Refined exposure assessment for curcumin (E 100)


European Food Safety Authority
EFSA Journal
EFSA Journal 2014;12(10):3876 [43 pp.].

EFSA wishes to thank the members of the Working Group on Exposure Assessment: Polly Boon, Jürgen König, Jean-Charles Leblanc, Oliver Lindtner, Christophe Matthys and Christina Tlustos for the preparatory work on this scientific output and EFSA staff: Alexandra Tard, Davide Arcella, Stavroula Tasiopoulou for the support provided to this scientific output.

Statement of EFSA
On request from
Question Number
21 October 2014
Published in the EFSA Journal
23 October 2014
European Food Safety Authority (EFSA), Parma, Italy

Following a self-tasking request, the European Food Safety Authority (EFSA) carried out a refined exposure assessment for curcumin (E 100) taking into account additional information on its use in foods. In 2010, the EFSA Panel on Food Additives and Nutrient Sources added to Food (ANS) adopted a scientific opinion on the re-evaluation of curcumin (E 100) used as a food additive. In that opinion, the Panel concluded that at the maximum levels of use, intake estimates for 1 to 10-year old children at the mean and the high level can be above the Acceptable Daily Intake (ADI) of 3 mg/kg body weight per day in some European countries. Following this conclusion, EFSA performed a refined exposure assessment for this food colour, using new usage data from industry, as well as monitoring data from Member States submitted to EFSA and the EFSA Comprehensive European Food Consumption Database. Usage data from industry were provided to EFSA for 52 out of the 57 food categories in which curcumin is authorised as a food additive. Analytical results provided to EFSA from Member States were all below the limit of detection (LOD) except for four samples of the food category edible ices. Using the reported use levels, exposure estimates for adolescents, adults and the elderly were below the ADI both at the mean and at the high level (95th percentile) of exposure. This was also true for the mean exposure estimates for toddlers and children. High level estimates were at the level of the ADI in these two population groups, with exceedance of the ADI in one survey each. In comparison to the previous assessment of 2010, the current exposure estimates based on reported use levels and consumption data at individual level were lower.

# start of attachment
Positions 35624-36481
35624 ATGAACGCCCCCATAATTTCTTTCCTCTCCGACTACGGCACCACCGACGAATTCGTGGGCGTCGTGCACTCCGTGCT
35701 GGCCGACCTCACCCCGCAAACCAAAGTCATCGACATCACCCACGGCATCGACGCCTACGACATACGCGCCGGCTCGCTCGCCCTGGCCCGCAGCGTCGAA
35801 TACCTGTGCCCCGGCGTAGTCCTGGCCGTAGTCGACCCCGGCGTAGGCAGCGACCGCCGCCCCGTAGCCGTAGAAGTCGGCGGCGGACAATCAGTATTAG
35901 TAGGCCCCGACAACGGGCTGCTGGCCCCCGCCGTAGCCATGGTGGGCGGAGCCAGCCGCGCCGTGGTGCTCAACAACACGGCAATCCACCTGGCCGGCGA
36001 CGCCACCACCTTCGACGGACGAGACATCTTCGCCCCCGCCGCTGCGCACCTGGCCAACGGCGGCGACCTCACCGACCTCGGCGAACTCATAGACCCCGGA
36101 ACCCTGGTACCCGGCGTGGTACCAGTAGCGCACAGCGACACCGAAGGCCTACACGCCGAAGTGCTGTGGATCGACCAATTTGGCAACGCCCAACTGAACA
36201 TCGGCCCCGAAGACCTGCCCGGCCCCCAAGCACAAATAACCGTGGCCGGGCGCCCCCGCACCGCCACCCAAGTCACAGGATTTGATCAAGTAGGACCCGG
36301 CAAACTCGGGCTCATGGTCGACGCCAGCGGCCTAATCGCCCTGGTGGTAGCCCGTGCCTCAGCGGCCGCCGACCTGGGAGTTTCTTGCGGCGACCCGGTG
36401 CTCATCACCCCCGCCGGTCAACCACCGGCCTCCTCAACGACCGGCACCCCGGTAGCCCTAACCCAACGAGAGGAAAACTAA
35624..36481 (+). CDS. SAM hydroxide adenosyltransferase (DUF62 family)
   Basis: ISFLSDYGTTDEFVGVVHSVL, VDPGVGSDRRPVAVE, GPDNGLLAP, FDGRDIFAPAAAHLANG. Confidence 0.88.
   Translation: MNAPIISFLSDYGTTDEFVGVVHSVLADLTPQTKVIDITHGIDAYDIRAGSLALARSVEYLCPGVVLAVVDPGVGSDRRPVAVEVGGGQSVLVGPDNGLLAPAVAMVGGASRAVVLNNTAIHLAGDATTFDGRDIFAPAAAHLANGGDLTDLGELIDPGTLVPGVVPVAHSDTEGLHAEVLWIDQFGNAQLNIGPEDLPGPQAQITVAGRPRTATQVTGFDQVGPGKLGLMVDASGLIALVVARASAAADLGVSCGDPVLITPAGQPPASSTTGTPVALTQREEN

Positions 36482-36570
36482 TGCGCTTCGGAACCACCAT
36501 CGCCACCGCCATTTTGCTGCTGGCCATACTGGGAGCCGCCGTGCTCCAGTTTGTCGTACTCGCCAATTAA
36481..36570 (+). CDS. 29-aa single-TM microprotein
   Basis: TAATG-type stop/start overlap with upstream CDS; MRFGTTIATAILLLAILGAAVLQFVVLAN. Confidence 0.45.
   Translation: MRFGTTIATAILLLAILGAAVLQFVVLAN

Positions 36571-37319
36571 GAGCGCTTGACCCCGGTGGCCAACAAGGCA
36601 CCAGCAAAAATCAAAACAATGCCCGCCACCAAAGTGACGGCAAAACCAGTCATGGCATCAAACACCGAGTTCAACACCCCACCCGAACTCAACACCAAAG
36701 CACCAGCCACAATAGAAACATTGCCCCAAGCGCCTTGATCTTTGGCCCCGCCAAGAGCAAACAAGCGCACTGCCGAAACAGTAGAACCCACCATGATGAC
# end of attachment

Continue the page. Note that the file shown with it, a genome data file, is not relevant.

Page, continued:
curcumin, E 100, dietary exposure, EFSA Comprehensive European Food Consumption Database, food colours
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